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I'm going to build a high-performance web service. It should use a database (or any other storage system), some processing language (either scripting or not), and a web-server daemon. The system should be distributed to a large amount of servers so the service runs fast and reliable.

It should replicate data to achieve reliability and at the same time it must provide distributed computing features in order to process large amounts of data (primarily, queries on large databases that won't survive being executed on a single server with a suitable level of responsiveness). Caching techniques are out of the subject.

Which cluster/cloud solutions I should take for the consideration?

There are plenty of Single-System-Image (SSI), clustering file systems (can be a part of the design), projects like Hadoop, BigTable clones, and many others. Each has its pros and cons, and "about" page always says the solution is great :) If you've tried to deploy something that addresses the subject - share your experience!

UPD: It's not a file hosting and not a game, but something rather interactive. You can take StackOverflow as an example of a web-service: small pieces of data, semi-static content, intensive database operations.


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You should probably be more specific with your question or you might end up with no/few responses. – jldupont Nov 17 '09 at 14:42
    
"In order to ask a question correctly, one needs to know at least a half of the answer" (c), that's why the question is rather general :) I understand there are a wide variety of solutions for different purposes, and I won't get a correct answer. However, as a starting point, it'll be nice to hear some experience sharing in building ANY web-services on clusters. Later on, Googling will help with further information :) – kolypto Nov 17 '09 at 15:07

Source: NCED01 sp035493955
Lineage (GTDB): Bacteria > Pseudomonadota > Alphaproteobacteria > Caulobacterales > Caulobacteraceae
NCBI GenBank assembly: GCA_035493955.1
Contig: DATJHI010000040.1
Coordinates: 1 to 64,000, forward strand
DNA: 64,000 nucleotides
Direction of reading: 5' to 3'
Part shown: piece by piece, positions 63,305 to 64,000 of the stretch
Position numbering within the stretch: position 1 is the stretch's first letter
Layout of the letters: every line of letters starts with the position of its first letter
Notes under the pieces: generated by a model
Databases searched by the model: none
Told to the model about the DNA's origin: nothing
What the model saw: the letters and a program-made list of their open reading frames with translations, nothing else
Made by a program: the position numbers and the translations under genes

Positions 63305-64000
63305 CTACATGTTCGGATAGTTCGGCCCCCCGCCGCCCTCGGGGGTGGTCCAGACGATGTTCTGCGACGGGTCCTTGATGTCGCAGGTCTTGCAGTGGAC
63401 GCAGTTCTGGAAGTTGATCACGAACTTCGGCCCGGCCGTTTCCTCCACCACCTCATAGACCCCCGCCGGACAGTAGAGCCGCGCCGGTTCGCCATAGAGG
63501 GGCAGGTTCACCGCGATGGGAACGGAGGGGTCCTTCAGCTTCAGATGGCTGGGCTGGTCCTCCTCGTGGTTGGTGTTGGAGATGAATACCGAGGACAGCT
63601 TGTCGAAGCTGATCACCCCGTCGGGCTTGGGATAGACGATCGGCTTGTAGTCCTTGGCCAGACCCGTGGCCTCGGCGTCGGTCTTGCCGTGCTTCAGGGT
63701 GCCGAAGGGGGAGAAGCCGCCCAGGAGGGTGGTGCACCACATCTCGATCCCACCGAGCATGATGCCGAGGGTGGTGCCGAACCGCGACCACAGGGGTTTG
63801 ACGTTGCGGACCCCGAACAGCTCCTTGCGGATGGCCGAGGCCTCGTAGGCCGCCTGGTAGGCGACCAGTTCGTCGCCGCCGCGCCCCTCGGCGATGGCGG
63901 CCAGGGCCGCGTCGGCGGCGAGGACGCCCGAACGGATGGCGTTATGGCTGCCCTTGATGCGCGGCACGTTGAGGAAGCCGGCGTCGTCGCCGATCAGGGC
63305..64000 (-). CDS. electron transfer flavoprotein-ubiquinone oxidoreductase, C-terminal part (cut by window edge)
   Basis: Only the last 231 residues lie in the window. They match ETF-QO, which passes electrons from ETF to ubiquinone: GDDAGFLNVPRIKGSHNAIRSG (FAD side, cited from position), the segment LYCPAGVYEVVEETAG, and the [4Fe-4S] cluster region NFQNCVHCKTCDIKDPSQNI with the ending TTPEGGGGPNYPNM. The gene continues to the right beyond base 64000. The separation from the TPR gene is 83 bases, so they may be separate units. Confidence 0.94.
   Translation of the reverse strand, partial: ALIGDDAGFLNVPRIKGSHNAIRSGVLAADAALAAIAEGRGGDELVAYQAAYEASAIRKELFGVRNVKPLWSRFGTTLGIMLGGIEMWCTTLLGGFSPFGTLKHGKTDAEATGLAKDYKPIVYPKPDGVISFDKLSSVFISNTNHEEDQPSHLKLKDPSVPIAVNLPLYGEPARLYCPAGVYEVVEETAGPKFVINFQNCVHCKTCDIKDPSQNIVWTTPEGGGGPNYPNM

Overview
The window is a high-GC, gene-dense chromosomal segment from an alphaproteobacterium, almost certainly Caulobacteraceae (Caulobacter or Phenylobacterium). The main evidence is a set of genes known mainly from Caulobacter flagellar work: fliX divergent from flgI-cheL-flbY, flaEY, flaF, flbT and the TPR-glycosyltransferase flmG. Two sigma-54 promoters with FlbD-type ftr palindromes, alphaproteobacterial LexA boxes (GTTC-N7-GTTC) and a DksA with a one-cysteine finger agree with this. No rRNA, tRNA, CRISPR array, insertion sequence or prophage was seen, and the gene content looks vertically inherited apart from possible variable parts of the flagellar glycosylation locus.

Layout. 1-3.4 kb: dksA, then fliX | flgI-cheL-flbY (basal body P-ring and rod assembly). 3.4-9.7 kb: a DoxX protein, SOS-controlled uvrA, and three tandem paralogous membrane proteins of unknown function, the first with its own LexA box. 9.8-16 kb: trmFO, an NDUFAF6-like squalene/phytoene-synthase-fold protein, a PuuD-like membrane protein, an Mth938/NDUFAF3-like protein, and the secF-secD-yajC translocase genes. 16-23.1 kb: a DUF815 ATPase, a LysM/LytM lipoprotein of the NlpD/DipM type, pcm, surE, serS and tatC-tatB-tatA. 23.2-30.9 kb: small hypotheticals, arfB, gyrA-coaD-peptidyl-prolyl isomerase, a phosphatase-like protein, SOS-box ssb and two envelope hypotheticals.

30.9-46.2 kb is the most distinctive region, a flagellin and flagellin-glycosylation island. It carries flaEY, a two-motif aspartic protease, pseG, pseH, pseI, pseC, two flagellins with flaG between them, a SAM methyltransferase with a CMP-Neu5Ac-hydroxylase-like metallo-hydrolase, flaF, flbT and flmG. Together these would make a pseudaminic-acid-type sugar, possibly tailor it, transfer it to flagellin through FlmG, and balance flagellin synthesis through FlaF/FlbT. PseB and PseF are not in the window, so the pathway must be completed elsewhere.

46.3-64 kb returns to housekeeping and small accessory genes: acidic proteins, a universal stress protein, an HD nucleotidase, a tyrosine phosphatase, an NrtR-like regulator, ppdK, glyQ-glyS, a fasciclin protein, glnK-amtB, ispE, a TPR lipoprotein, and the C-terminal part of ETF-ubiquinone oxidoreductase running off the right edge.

up vote 1 down vote accepted

You really need a better definition of "big". Is "Big" an aspiration, or do you have hard numbers which your marketing department* reckon they'll have on board?

If you can do it using simple components, do so. The likes of Cassandra and Hadoop are neither easy to setup (especially the later) or develop for; developers who are going to be able to develop such an application effectively will be very expensive and difficult to hire.

So I'd say, start off using your favourite "Traditional" database, with an appropriate high-availability solution, then wait until you get close to the limit (You can always measure where the limit is on your real application, once it's built and you have a performance test system).

Remember that Stack Overflow uses pretty conventional components, simply well tuned with a small amount of commodity hardware. This is fine for its scale, but would never work for (e.g. Facebook), but the developers knew that the audience of SO was never going to reach Facebook levels.

EDIT:

When "traditional" techniques start failing, e.g. you reach the limit of what can be done on a single database instance, then you can consider sharding or doing functional partitioning into more instances (again with your choice of HA system).

The only time you're going to need one of these (e.g. Cassandra) "nosql" systems is if you have a homogeneous data store with very high write requirement and availability requirement; even then you could probably still solve it by sharding conventional systems - as others (even Facebook) have done at times.

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This is why I recommended Appengine, it's easier to develop for, and scales much more easily. Also the price scales very well too! – Martin Nov 18 '09 at 0:06

It's hard to make specific recommendations since you've been a bit vague, but I would recommend Google Appengine for basically any web service. It's reliable, easy to use, and is built on the google architecture so is fast and reliable.

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I should imagine that the OP wanted to host it on their own infrastructure. Also cloudy stuff has (typically) no SLA, and poor latency and performance in general. – MarkR Nov 17 '09 at 21:44
    
Maybe they did, but I would still recommend Appengine over any kind of in house solution. – Martin Nov 18 '09 at 0:05
    
I'd argue that it's neither fast nor reliable. I can't argue with the "scales well" though. I wonder if it's cost-effective? We haven't really investigated this much. – MarkR Nov 19 '09 at 11:35
    
I don't know about costs, so someone else would have to comment on that. – Martin Nov 19 '09 at 12:57

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